Even if it doesn't, if it's a little clunky in English. It's our attempt to make it sound like English that does the damage. I mean, we want, we want it to, [00:25:00] to, you know, to sound like our language because we're translating it. Everybody who studies translation theory knows the expression that “a translator is a traitor.”
Um, the, so, so I, I wanted to be a traitor as little as possible, but I'm going to be, there's a, you know, there's a Greek word, andrea, that's, that really means “manly.” And it's in, it's in Paul's letter. I want to translate it “manly,” but I feel, you know, everybody says “it means courage.” Yea, but it means “manly,” and men were the courageous ones in that, in that sense.
So I'm really fighting that, Beth, I want you to support me.
Beth: “Be strong and courageous”. That's the verse, isn't it, to be strong and courageous? Well, you know, I mean, and, and in the medieval world, um, the way [00:26:00] women gained authority was becoming like men. And so, you know, women, “Women and God be men,” that was one of the phrases.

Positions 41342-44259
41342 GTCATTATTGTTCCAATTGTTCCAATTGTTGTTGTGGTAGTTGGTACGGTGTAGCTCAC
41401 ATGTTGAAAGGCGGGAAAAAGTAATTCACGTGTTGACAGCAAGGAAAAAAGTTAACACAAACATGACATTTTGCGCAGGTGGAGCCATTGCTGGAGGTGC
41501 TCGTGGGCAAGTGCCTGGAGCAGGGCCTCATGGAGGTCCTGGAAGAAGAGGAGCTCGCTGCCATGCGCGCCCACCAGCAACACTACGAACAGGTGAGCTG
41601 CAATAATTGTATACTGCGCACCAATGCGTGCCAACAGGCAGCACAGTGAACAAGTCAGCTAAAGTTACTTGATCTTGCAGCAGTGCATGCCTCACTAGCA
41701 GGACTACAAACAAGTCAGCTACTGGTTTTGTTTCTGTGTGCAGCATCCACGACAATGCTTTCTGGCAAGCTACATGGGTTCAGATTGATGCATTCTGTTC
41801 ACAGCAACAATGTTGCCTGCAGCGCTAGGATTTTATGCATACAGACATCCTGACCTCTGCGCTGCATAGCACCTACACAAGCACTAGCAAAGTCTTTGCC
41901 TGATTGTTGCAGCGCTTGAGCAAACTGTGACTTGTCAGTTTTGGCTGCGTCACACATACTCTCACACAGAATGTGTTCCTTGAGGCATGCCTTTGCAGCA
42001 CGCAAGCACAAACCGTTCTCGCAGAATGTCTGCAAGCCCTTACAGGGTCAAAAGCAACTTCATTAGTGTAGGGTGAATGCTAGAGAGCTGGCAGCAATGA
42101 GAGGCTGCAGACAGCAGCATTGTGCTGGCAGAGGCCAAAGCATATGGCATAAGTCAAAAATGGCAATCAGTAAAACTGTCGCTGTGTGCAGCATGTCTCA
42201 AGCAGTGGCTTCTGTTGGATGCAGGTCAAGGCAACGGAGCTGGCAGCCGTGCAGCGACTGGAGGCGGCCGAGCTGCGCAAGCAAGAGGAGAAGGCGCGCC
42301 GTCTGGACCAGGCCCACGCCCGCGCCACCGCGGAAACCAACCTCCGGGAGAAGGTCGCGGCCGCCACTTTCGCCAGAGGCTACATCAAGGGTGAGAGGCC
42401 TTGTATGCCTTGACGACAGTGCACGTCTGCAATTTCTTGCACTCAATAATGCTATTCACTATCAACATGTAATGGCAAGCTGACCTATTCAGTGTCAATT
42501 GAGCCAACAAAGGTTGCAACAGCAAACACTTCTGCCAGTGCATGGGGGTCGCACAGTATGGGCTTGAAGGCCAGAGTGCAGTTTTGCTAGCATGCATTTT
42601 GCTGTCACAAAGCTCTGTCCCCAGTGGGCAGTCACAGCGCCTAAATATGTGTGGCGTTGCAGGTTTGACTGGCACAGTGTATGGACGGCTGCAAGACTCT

And so it's this sort of idea of transcending their sex, but the idea was they could transcend their sex. Whereas, you know, in the modern notions, that's less possible for women.
Scot: Yeah, alright.
Kyle: So what do you think of a translator who would look at that and say, let's say they agreed with you and they thought, okay, at the time, probably the best translation, if you were to get inside Paul's mind somehow, it would be something like “manly,” but also they have an eye on the audience that's going to be reading it, and let's say they're sensitive to patriarchy and they're against it. What do you think of a translation decision to say, okay, I'm going to translate that “courageous,” even though I think “manly” is technically closer to the original, is that an acceptable decision to make for a translator?
Scot: I mean, I would say to you that it's not only acceptable, it's what everybody's doing. Okay. So, so anybody who translates it other than that feels like they're betraying the [00:27:00] cause, but yet it, it has, you know, the traitor has already gotten through the door, you know, there's a, what, there's something about the word “manly” that works. It evokes something that “courageous” doesn't. “Courageous” is more neutral. It's more of a moral virtue. So there's an image there. And I, I haven't, I don't think my editor is going to ever permit me to use the word “manly” there. I think they're going to say you're going too far here, but I, Kyle, to me, it's acceptable.